New UK records added to Family Search

 

This weekend I was scanning the FamilySearch blog (https://www.familysearch.org/blog/en/new-records-united-kingdom/) when I noticed this post that is very relevant for English/Welsh family history researchers.

While much is free on the site to view some record images does require you to sign in to Familysearch.org as a member of The Church of Jesus Christ of Latter-day Saints OR access the site at a family history centre. There is also the alternative of finding the images at Findmypast where fees and other terms may apply.

They write:

 

We are excited to announce that more record collections from the United Kingdom have newly become available and have been added to the FamilySearch library! We hope that these records will help you feel more in touch with a section of history, and we especially hope that they will open doors for you as you continue to research your family roots. Some of these collections include the following:

These record collections cover an interesting and eventful period in British history. As a result, they contain information about some of the United Kingdom’s most prominent men and women, including artists, explorers, politicians, and even royalty! Beyond learning about your own family ties, you can use these records to learn about these individuals and what your ancestors may have experienced during this time of their lives.

For example, you can now view information about Queen Victoria and her family that was recorded in the 1851 census. And you can also find the baptismal record of Charles Dickens in some of the parish records that have now become available. These records collections also include information about figures such as Florence Nightingale, Sir Winston Churchill, and others.

Visit our website  to see even more famous British, some of whom you may be related to! Once you start to build out your family tree on FamilySearch.org, this website can show you connections to ancestors included in these records, as well as 18 famous people who they may have talked about or read about in the newspapers. Once you begin creating a family tree, we can send you hints about matching records to help you discover more ancestors. If you’re a bit of a history buff, these records can be a great place to start perusing information. Or if you were feeling stuck in your United Kingdom family history research, these records might be your chance to push past barriers and discover more about your English heritage.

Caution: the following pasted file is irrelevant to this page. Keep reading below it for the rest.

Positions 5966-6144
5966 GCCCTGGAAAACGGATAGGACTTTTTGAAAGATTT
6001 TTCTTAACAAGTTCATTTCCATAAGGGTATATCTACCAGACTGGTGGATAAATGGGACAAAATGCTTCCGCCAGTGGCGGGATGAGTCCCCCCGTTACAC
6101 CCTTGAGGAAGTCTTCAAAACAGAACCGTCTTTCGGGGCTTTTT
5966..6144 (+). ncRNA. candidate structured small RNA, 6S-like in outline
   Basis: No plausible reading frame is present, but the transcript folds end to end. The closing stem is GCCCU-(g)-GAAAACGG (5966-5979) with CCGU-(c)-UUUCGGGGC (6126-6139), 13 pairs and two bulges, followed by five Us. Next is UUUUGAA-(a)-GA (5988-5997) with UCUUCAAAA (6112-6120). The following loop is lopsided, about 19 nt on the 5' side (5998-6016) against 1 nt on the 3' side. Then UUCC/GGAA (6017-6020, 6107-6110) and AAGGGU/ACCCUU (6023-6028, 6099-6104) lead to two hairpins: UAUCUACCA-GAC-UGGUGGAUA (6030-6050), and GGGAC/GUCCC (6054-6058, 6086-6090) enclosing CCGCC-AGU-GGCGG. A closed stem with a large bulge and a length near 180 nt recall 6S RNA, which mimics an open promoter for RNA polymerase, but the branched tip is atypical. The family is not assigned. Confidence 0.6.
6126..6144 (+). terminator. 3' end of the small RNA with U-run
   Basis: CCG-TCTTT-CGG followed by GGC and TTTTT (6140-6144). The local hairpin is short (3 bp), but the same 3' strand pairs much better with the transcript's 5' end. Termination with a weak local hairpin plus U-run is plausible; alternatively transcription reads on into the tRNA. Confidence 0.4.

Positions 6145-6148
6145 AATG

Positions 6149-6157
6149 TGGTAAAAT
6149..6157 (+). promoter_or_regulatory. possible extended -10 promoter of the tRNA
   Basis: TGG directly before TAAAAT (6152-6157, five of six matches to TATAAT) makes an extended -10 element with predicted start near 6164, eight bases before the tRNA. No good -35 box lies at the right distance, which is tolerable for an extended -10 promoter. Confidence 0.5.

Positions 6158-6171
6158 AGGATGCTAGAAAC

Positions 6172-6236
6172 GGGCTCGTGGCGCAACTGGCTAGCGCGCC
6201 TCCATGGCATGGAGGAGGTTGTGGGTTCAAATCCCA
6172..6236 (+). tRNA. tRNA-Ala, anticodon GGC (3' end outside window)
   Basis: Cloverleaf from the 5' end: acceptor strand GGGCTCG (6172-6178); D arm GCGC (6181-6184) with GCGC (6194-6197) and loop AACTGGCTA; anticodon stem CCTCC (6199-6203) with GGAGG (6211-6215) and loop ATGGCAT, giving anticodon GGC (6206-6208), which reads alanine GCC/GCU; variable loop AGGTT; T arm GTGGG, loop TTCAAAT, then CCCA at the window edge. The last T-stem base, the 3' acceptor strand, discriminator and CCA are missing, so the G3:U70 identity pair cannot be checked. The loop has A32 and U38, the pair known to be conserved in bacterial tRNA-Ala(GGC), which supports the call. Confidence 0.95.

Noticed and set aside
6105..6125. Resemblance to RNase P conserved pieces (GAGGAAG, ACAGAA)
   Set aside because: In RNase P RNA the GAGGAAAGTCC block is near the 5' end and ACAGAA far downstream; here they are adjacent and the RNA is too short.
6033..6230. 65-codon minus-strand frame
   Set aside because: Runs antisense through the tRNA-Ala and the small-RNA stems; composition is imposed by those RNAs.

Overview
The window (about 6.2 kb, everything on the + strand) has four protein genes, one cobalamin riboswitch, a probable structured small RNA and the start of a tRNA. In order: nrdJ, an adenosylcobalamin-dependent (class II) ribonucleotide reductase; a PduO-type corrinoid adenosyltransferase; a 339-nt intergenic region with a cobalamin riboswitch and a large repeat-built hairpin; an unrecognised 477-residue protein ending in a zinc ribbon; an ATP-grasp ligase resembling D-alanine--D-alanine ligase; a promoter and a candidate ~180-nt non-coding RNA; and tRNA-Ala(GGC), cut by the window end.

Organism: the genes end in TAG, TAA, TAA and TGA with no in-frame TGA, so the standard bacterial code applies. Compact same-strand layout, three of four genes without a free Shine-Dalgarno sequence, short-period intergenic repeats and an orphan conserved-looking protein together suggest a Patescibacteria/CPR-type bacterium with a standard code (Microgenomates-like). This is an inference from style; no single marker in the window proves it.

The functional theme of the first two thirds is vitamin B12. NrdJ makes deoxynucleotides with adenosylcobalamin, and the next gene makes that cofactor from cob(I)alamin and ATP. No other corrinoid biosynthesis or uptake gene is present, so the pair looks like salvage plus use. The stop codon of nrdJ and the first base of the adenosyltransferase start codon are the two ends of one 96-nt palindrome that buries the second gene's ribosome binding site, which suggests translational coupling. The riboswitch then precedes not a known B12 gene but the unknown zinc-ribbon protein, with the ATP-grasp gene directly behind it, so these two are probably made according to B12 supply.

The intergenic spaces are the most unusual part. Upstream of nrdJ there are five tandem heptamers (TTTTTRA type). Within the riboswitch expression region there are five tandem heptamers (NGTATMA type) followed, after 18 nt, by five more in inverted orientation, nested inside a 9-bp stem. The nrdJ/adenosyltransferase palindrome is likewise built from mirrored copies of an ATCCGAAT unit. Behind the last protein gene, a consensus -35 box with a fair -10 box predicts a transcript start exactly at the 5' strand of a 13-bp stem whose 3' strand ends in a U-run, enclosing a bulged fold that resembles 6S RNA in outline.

In any case, we wish you happy hunting!

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I found an ancestor in the Wolverhampton City Archives

 

Wolverhampton City Archives

 

I’ve been visiting the Midlands for the New Year and on the last day of 2015 I marked the occasion with a visit to the Wolverhampton City Archives.

I am so glad that I decided to see if they were open as I managed to discover something interesting about a person in my family tree that I didn’t know before then.

I had identified that a great-grand uncle of mine, Major Robert D D Hay, had become the Chief Constable of the Wolverhampton Borough Police in around 1866. In fact I had got the completely wrong dates for his tenure, but the knowledgeable staff in the archives were able to find me an entry in their catalogue for a newspaper report that put me on the correct track. The correct date was 1878 that he had been appointed to the job.

In the interest of discovering something about the Major’s wife I asked the archive staff if they had anything about Mary Hay, neé Corser, whom I believed may have been a local Wolverhampton girl. Entering her name they showed me entries that suggested that she may have been the daughter of a local solicitor and attorney called Charles Corser and another link that revealed the fascinating fact that she had founded a home in the late nineteenth century as a shelter for homeless girls where they could learn a trade.